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One Q Eighty Four by Haruki Murakami This work is considered exceptional by our editorial staff.

A World That Bears a Question:
a review of Haruki Murakami’s new book 1Q84.

“1Q84-- that’s what I’ll call this new world, Aomame decided. Q is for ‘question mark.' A world that bears a question.”


1Q84 is the name of Haruki Murakami’s new enigmatic novel set in 1984 Japan. The book alternates between the lives of Aomame and Tengo, two Tokyo citizens who both realize the world around them isn’t the same 1984 they used to live in. The chapters alternate between Tengo and Aomame as the story of 1Q84 unfolds. Aomame is a female fitness trainer, who also leads a secret life of an assassin, killing those who battered their wives. Tengo is a male cram teacher who is described as a child prodigy who excelled at whatever he did. Both live very simple, yet comfortable lives. The book opens with Aomame riding in a taxi, as Janá?ek’s Sinfonietta plays. Stuck in a traffic jam, the driver gives Aomame instructions that will allow her to climb down a metropolitan emergency stairway and continue to her meeting that she will otherwise miss. As the story progresses, she notices small discrepancies in the world around her, which leads her to naming this new world she is in “1Q84”. Meanwhile, the book’s other character, Tengo takes up rewriting Air Chrysalis, a poorly written novel by a young teen who is simply known as Fuka-Eri. Both of these events seem very minor, but they in fact alter the lives of Aomame and Tengo in ways they couldn’t imagine. A large part of 1Q84 deals with surrealism and alternate realities. The night time sky shares it’s space with two moons instead of one is just one of many surrealistic aspects of the story. We see characters who may or may not be real. Murakami draws themes from 1984, the novel by George Orwell. 1Q84 incorporates its own version of Big Brother. In Orwell’s novel, “Big Brother” controls every aspect of the citizens lives, including what they think. Similarly in 1Q84, a mysterious group simply known as the “Little People” control everything in the world of 1Q84. The novel deals with parallel universes as the characters struggle to find out what this mysterious new world is, and attempt to adapt to their new life. Aomame struggles to line up memories of significant events with what the newspaper has published. A nurse Tengo meets later in the novel claims she is reincarnated. All these ideas and themes blend together to create a truly unique surrealistic story.

Arguably Murakami’s level of detail is one of the book’s best aspects, and at the same time, one of its flaws. An example of said detail is when Aomame looks up in the sky on night to find the sky is now shared by two moons. Two moons being in the sky is something none of us in real life will ever experience, and Murakami explains the second moon in such rich detail, the reader will feel that they could go outside tonight and find that second smaller moon, almost as if it was always there, and we’ve always had two moons floating above us. The towns and places in 1Q84 are alive with detail, and you almost begin to feel that you are sharing this world with Aomame and Tengo. The characters feel fresh and alive due to the detail given. Instead of the typical protagonist who has incredible luck and manages to save themselves from any harm at all, 1Q84's protagonists are just normal people. Not everything works out for them, and they certainly don’t avoid harm. Tengo and Aomame feel like real people you could meet anywhere. That’s part of what really works for 1Q84. The book doesn’t need a superhero protagonist, or events to unfold in such a way that everyone avoids bad consequences. Unfortunately in the same sense his level of detail is also given to objects that don’t normally need it, and this sometimes distracts the reader from the story. Meals prepared by characters are given so much detail that you wonder if Murakami decided to transcribe a cookbook into 1Q84. Details that aren’t really important are often tediously repeated, and it can distract the reader from what’s important in the story. Character descriptions are repeated and often times useless. We hear about a man’s very ugly appearance with a misshapen head anytime he is talked about.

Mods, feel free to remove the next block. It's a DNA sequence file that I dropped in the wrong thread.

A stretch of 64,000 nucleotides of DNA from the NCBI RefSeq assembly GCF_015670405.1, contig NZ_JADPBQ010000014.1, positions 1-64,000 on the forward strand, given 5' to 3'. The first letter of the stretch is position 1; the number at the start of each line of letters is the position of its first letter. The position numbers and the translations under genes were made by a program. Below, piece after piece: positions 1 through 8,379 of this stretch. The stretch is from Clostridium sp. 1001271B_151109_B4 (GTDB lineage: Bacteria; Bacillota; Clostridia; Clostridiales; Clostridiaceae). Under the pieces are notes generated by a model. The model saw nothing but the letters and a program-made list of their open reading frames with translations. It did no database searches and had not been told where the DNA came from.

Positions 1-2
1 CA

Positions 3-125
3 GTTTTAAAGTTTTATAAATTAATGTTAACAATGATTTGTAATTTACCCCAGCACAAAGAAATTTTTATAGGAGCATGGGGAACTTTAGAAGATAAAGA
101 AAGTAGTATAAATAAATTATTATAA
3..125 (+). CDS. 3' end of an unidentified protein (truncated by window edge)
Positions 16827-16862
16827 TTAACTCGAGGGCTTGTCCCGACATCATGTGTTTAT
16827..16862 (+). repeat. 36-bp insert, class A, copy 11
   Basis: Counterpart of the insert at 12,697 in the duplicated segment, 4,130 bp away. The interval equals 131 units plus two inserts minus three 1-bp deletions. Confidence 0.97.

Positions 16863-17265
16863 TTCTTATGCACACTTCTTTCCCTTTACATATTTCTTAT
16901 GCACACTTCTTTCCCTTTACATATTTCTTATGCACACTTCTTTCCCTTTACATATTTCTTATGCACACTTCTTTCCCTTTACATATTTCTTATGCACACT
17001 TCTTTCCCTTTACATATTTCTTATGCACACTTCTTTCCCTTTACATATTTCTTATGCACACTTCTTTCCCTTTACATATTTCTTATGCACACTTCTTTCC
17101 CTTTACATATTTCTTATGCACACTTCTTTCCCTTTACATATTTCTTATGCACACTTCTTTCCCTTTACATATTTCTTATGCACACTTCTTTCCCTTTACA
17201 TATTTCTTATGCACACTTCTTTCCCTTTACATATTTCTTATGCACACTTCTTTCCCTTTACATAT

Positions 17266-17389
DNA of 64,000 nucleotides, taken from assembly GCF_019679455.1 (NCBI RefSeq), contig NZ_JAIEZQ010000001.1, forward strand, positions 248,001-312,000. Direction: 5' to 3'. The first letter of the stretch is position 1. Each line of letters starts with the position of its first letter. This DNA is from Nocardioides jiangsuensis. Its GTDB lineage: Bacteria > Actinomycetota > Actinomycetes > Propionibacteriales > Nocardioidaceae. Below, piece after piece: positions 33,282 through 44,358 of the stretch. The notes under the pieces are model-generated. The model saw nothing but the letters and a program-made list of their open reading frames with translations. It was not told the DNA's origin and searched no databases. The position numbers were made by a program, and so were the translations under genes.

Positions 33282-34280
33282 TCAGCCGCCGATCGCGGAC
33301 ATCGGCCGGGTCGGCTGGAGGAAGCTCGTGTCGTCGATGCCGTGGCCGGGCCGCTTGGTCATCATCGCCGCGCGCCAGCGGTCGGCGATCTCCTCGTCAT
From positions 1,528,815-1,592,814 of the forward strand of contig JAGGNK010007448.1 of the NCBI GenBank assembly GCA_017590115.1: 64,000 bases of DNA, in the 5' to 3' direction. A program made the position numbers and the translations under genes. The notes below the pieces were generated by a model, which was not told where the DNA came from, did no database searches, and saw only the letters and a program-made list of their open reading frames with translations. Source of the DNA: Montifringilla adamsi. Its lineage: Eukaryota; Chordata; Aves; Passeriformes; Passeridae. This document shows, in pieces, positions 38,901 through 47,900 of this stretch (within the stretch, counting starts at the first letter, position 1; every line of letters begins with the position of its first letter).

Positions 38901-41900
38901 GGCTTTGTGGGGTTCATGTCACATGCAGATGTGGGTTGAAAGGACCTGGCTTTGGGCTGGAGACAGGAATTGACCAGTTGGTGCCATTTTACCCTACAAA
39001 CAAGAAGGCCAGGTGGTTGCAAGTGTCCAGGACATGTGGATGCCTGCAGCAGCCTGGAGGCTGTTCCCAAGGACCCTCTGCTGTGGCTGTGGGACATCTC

1Q84 has its fair share of flaws. Don’t let this turn you away from the book. Murakami put a lot of effort into this book, and it shows. 1Q84 has a staggering 925 pages, but this isn’t a bad thing. The story flows in such a way that you will blaze through pages without realizing it. The more the reader reads, the more the reader will find themself immersed into the world of 1Q84. You get a feel of what it must be like to be stuck in a world that isn’t your own. Even after you set the book down, you find yourself wondering about the world of 1Q84, and those who inhabit it. Murakami manages to do what most authors hope to do; create a world so detailed and alive, that even after you finish the book, you find that you still wonder about the lives of Aomame and Tengo. The book will have you reading for as long as you can, when and where ever you possibly can. The story is truly unique and doesn’t rely on cliches and overused themes to carry it. The book offers something for everyone. Cults, mysterious fee collectors, murder, romance, and religion are just some of the book’s many topics. I recommend any fan of Haruki Murakami’s previous works, and anyone who hasn’t read his work before, read 1Q84.





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